Improving The View Through Tissues and Organs

This summer, several undergraduate students at Caltech had the opportunity to help optimize a promising technique that can make tissues and organs—even entire organisms—transparent for study. As part of the Summer Undergraduate Research Fellowship (SURF) program, these students worked in the lab of Assistant Professor of Biology Viviana Gradinaru, where researchers are developing such so-called clearing techniques that make it possible to peer straight through normally opaque tissues rather than seeing them only as thinly sectioned slices that have been pieced back together.

Sensors to Simplify Diabetes Management

Caltech students use their Summer Undergraduate Research Fellowship opportunities to advance the idea of painless diabetes management.

Orchestrating the Healing Process in a Damaged Cornea

SURF fellow Jacqueline Masehi-Lano has experimented with various growth factors that might inhibit the formation of scar tissue and promote orderly wound healing.

A New Way to Prevent the Spread of Devastating Diseases

Researchers around the country are adopting a technique developed in the Caltech lab of Nobel Laureate David Baltimore to try to guard against infection. The method, called VIP, was originally designed to trigger an immune response to HIV, and because of its success with HIV is now being studied, in mice, for protection against influenza, malaria, hepatitis C, and tuberculosis.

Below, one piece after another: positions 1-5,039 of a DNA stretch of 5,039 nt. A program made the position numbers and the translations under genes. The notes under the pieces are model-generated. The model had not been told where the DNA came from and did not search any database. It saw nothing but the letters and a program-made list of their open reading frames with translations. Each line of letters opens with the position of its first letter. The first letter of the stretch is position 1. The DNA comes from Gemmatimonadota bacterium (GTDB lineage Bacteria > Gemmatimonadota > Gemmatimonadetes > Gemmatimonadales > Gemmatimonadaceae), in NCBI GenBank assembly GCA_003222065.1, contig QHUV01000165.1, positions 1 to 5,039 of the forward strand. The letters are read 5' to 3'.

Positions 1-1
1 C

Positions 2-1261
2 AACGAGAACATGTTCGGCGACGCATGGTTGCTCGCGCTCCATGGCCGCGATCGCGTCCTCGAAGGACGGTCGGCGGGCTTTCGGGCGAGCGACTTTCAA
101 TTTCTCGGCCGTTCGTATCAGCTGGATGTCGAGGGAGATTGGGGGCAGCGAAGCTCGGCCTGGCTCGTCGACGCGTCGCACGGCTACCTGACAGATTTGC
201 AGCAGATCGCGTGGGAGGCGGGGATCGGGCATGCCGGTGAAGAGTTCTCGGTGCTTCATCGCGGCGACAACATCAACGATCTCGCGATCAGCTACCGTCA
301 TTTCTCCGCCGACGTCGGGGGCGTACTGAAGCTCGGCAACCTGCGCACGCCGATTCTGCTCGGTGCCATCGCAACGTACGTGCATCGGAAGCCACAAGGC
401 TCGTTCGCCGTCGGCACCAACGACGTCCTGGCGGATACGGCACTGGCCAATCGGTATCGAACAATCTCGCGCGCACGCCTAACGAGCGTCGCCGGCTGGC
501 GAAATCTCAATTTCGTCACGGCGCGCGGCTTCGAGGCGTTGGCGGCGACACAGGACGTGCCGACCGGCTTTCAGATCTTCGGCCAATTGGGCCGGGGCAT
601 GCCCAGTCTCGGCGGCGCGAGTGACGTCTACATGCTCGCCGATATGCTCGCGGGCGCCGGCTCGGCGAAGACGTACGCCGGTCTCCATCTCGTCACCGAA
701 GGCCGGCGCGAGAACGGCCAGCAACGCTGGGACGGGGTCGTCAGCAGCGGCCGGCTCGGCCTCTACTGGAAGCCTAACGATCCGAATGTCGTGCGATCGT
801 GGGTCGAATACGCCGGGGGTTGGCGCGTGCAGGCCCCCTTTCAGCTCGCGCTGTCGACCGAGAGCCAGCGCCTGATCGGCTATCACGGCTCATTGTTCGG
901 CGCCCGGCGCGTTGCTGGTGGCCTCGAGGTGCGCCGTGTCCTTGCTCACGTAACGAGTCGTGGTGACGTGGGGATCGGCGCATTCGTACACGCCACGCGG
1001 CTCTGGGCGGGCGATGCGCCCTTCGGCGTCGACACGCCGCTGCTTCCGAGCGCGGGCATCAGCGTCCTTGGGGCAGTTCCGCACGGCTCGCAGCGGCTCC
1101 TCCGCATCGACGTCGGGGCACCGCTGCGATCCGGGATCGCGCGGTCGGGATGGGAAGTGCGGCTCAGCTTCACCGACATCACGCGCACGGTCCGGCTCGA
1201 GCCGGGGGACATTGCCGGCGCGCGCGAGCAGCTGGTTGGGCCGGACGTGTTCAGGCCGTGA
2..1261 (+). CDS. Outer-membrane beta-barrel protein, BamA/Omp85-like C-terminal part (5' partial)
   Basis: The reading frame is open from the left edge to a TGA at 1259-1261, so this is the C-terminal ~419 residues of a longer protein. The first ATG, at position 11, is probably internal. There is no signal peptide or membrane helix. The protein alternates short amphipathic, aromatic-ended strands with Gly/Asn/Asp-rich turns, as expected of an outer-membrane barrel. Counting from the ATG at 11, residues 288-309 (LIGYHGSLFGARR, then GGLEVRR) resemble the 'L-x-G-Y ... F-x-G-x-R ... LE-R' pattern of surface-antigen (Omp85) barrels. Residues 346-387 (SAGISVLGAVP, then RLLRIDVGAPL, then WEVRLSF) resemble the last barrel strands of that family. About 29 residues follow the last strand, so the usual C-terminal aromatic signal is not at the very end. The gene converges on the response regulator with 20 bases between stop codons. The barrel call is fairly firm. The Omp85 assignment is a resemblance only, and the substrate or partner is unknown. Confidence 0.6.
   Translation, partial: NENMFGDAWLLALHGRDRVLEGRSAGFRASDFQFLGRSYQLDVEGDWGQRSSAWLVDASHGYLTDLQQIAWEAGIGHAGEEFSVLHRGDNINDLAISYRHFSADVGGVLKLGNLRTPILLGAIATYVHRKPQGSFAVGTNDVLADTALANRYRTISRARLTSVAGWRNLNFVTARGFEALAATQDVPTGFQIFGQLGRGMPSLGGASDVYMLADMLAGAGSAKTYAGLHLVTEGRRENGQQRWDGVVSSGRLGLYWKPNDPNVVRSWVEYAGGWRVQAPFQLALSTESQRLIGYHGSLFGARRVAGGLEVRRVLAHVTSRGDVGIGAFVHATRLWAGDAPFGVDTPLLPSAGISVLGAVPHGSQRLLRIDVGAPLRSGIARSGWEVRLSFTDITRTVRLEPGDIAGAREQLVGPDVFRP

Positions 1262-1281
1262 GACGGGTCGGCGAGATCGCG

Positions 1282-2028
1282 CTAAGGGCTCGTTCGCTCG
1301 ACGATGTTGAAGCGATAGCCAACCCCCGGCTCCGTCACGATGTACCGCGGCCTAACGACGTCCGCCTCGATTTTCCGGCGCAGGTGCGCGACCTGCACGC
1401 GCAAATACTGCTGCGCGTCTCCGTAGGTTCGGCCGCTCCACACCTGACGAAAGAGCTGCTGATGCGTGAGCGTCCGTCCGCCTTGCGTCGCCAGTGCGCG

Sensing Neuronal Activity With Light

A technique developed by Caltech researchers uses a genetic tool and light to view and map neuronal circuits.

Emotions in the Brain: An Interview with David Anderson

We recently spoke to David Anderson, Caltech's Seymour Benzer Professor of Biology, about this work, his goals, and how the interdisciplinary collaborations he is building at Caltech are helping to spur a revolution in neuroscience.

Slimy Fish and the Origins of Brain Development

Work at Caltech's unique lamprey facility provides important insights about the evolutionary history of vertebrate brain development.

Tipping the Balance of Behavior

Caltech researchers have discovered a seesaw-like circuit in the brain that controls the choice between social and repetitive self-oriented behaviors in mice.

Seeing Protein Synthesis in the Field

Caltech researchers have developed a novel way to visualize proteins generated by microorganisms in their natural environment—including the murky waters of Caltech's lily pond.

Biology Made Simpler With "Clear" Tissues

Thanks to new techniques developed at Caltech, scientists can now see through tissues, organs, and even an entire body, offering new insights into the cell-by-cell makeup of organisms—and the promise of novel diagnostic medical applications.

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